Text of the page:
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Do regulators understand vulnerability in a general insurance context?

By: Juan-Mei Banh


Vulnerable customers have been added to the regulatory checklist over the last year but anyone in general insurance – insurer, MGA, broker, loss adjuster – might legitimately question whether the Financial Conduct Authority has even thought about vulnerability in the context of general insurance.

In the 57 pages of its Finalised Guidance for firms on the fair treatment of vulnerable customers (FG21/1) there is no specific mention of general insurance and not a word about claims. Anyone who has worked in general insurance will know that customers are never more vulnerable than when they are faced with having to make a claim.

Throughout the document the emphasis is on product design and the sales process, all relevant to general insurance, but with nothing on the moment of truth for a general insurance policy – testing the promises enshrined in the policy and making that claim.

It is worth reminding ourselves what the FCA means by “vulnerable”.

“Someone who, due to their personal circumstances, is especially susceptible to detriment, particularly when a firm is not acting with appropriate levels of care.”

The “someone” of the FCA definition also includes smaller commercial clients such as SMEs and clubs, although the FCA does not offer any hard definitions of what constitutes an SME, leaving brokers and insurers guessing as to where the boundaries of regulatory intervention might be drawn.

The FCA has identified four key drivers that can lead to customers becoming vulnerable and all of these can be interpreted as applying in a claims situation:

• Health (Physical disability, severe or long-term illness, hearing or visual impairments, mental health condition or disability, addiction, or low mental capacity or cognitive disability)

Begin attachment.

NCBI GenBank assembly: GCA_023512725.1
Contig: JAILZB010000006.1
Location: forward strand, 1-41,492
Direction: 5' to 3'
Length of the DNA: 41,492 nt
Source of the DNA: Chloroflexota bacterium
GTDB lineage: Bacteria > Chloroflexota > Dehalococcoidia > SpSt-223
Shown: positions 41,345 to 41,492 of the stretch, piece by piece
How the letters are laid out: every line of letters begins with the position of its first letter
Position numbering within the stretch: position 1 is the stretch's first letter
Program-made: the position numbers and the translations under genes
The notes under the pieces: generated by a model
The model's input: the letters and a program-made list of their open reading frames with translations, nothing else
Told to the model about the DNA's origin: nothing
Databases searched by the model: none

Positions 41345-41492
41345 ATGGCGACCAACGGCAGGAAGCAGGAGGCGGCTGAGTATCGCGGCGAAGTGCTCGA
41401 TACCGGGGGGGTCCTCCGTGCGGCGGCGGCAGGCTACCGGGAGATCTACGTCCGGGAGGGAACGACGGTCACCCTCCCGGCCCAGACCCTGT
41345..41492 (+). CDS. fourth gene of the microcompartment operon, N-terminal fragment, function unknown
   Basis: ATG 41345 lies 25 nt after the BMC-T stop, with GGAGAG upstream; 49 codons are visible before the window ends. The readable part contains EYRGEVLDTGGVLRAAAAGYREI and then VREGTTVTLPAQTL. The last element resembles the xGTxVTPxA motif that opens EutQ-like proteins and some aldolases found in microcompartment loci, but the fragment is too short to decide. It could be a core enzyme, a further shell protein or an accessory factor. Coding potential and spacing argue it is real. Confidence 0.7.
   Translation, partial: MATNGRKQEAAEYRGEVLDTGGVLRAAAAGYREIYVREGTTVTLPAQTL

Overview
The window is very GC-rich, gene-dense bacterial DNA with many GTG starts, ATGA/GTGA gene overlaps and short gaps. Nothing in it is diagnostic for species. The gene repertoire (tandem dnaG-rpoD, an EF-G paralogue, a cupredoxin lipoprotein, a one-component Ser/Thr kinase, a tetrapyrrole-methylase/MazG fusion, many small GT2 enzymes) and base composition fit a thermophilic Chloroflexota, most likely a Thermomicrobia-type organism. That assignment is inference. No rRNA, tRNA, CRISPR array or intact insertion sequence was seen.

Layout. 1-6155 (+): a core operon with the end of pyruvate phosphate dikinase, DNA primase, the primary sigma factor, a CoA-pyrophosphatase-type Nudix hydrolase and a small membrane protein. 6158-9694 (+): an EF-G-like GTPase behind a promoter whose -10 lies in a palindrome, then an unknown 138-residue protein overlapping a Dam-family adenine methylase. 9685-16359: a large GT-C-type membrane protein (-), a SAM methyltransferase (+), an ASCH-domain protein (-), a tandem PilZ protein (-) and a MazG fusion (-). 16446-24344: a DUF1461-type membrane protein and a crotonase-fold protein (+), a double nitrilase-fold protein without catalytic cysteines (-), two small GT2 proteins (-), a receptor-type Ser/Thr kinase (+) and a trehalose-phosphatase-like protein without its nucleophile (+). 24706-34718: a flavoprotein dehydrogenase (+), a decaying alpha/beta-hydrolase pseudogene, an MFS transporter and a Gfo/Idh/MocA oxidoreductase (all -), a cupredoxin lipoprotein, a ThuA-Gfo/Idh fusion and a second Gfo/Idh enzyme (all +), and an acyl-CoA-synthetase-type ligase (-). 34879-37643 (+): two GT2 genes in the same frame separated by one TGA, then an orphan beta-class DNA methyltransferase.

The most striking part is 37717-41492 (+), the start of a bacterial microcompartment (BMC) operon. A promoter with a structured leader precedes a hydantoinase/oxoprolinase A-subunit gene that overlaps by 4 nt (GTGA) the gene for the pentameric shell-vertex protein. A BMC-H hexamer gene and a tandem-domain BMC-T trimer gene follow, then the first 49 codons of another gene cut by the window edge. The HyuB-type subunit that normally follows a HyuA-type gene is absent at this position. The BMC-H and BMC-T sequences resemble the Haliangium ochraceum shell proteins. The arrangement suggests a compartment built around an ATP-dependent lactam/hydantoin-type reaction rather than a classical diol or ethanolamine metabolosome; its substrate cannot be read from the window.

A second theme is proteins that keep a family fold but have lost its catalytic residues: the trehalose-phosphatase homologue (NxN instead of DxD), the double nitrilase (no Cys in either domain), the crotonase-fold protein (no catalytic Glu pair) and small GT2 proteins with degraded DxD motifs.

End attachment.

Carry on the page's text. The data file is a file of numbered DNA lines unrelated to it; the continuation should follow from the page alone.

• Life events (Retirement, bereavement, income shock, relationship breakdown, domestic abuse, and caring responsibilities)
• Resilience (Low or erratic income, over indebtedness, low savings, or low emotional resilience)
• Capability (Low knowledge or confidence in managing finances, poor literacy or numeracy skills, poor English language skills, learning difficulties, poor or non-existent digital skills, or no or low access to help or support)

Many customers who would give no concerns under any of those headings at policy inception can suddenly become extremely vulnerable when disaster strikes. Few people can take a severe incident in their stride – a family forced out of their home for months because of a catastrophic flood or fire, the driver caught up in a fatal road accident or the person severely injured at work. Claims systems and the people who operate them must be attuned to detect vulnerability.

This should make insurers pause a little as they roll out artificial intelligence and highly automated systems in their claims departments. There must be a human intervention too. No AI-driven system will pick up the all the customers that need their hands holding through the claims process, laying aside all the presumptions that were made when they took out their policy.

This means continuously seeking confirmation that the claimant has understood the information provided and how the claims process will proceed. Managing expectations is crucial, especially with those who are more stressed and vulnerable. This is where skilled claims professionals come into their own and will still have a vital role to play.

There is no knowing when – or if – the FCA will extend is vulnerable customer guidance to general insurance and specifically to claims but by raising the wider issue it has served to remind people of the need to ensure all their new systems remain firmly people focussed.

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